The world of blogging is filled with good intentions, dashed hopes, ambiguity, and a vague, unrelenting feeling that no one will care what you write (including yourself).
Or is it just me who feels that way?
Regardless of how unnerving it can be, there are several great blogging benefits for fiction writers. Benefits that make it worth the effort. Here are a few:
- It improves your writing skills (Yes, writing more helps you to write better)
- It keeps you in the writing mode
- It opens up new, creative ideas
- It boosts your credibility (if done right)
- It keeps fresh content on your website (This is so important if you expect people to return to your site…)
All of these are good, but there is an even greater reason to blog if you are a writer of fiction. And if you keep this reason at the forefront of your blogging strategy, you’ll get the most out of all the reasons above.
As a fiction writer, you can extend “reader experience”
beyond the pages of your books to the pages of your website.
How to write a blog
I’d like to come at this from another angle – from the angle of a reader (which all writers are!). When I read a great story I don’t want it to end. Sometimes I come to love the characters so much that I hate to finish the book. Other times, the fictional world – the setting – is so vivid, so compelling, I find myself wanting to know more about it. And then there are times when I’ll read a scene or an exchange of dialogue and I wonder how the writer came up with it. And I’m not alone. Readers of fiction want to know these things and more!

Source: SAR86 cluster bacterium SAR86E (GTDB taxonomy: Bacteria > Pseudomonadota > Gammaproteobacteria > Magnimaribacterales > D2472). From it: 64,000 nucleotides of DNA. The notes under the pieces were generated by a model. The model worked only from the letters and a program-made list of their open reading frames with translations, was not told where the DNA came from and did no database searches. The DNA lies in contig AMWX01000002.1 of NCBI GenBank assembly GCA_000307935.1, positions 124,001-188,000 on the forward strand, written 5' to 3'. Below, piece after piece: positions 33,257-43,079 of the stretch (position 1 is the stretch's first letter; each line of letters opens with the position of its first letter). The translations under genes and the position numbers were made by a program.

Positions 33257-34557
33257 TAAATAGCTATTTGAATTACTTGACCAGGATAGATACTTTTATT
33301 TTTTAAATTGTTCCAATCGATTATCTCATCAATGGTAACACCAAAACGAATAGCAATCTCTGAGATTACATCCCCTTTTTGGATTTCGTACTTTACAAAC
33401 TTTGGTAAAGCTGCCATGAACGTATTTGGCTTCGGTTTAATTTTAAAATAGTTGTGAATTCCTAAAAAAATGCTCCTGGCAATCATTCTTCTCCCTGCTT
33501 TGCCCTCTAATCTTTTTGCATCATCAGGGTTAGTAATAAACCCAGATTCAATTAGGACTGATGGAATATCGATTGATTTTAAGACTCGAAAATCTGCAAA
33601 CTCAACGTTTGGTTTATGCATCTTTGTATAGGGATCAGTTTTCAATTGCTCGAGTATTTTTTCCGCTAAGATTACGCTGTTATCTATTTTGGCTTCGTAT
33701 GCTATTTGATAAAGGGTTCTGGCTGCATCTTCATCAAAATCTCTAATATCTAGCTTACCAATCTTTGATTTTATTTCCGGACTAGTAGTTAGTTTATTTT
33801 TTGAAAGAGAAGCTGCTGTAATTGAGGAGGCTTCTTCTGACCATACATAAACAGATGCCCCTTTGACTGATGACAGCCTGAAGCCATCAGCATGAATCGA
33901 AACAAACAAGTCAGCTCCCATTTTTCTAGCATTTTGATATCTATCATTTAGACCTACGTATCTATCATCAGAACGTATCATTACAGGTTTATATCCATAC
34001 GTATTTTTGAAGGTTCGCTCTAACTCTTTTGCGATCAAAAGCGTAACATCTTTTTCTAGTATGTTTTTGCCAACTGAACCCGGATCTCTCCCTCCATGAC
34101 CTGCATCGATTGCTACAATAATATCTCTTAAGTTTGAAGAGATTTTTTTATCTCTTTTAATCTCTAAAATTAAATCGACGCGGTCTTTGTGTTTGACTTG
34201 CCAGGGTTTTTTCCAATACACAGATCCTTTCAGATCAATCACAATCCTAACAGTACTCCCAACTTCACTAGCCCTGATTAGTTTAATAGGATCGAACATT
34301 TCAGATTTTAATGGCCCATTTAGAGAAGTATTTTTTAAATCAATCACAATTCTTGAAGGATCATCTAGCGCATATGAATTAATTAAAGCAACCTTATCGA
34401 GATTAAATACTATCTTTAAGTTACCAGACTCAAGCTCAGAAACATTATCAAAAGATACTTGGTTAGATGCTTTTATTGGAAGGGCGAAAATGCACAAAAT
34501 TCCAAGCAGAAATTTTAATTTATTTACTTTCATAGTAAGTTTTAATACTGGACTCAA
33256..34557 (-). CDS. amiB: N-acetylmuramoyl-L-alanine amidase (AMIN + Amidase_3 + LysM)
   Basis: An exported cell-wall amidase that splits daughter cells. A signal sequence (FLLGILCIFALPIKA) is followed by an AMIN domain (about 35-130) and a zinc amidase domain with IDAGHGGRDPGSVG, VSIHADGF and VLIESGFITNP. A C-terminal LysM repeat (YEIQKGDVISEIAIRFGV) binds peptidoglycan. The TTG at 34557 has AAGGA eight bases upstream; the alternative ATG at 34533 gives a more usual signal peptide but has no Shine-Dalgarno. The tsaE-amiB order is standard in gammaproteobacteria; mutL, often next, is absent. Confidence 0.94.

Instead of using your blog as a newsfeed, use it to continue the world of your characters and their stories. Provide content that your readers can’t find anywhere else, like a scene that you loved but had to cut.
A warning: Your readers want to know more about YOU because you’re a writer and that’s pretty cool! BUT don’t make this about you…Make it about THEM.
How do you make it about your READERS?
Write your blog with as much passion and creativity as you write your stories. Think of your blog as another medium to share the world of your stories. After all, you ARE a storyteller.
I wonder…If J.R.R. Tolkien was living today, what would his website be like? I am certain he would be blogging, delighting his readers with Middle Earth, teaching us even more peculiarities of dwarves and hobbits. There would be maps to download and fantastical illustrations of creatures conceived in his imagination. We would want more Middle Earth, and we would have it.
What about your favorite authors, whether living or not? What would you like to see on their website that isn’t there? And I say, “isn’t there,” because chances are, it ISN’T there. MANY fiction writers haven’t yet mastered the art of extending the reader experience through web content. But YOU can!
Your readers will love you even more for it.
So, think like a reader. What do you wish your favorite authors shared on their websites? What would a reader like to experience on yours?
Take the next step
Write down 5 web content ideas that would extend your reader’s experience. If you’re having trouble, leave a comment below or send me an email and let’s brainstorm together. You might find that blogging isn’t so unnerving after all.
You might actually enjoy it.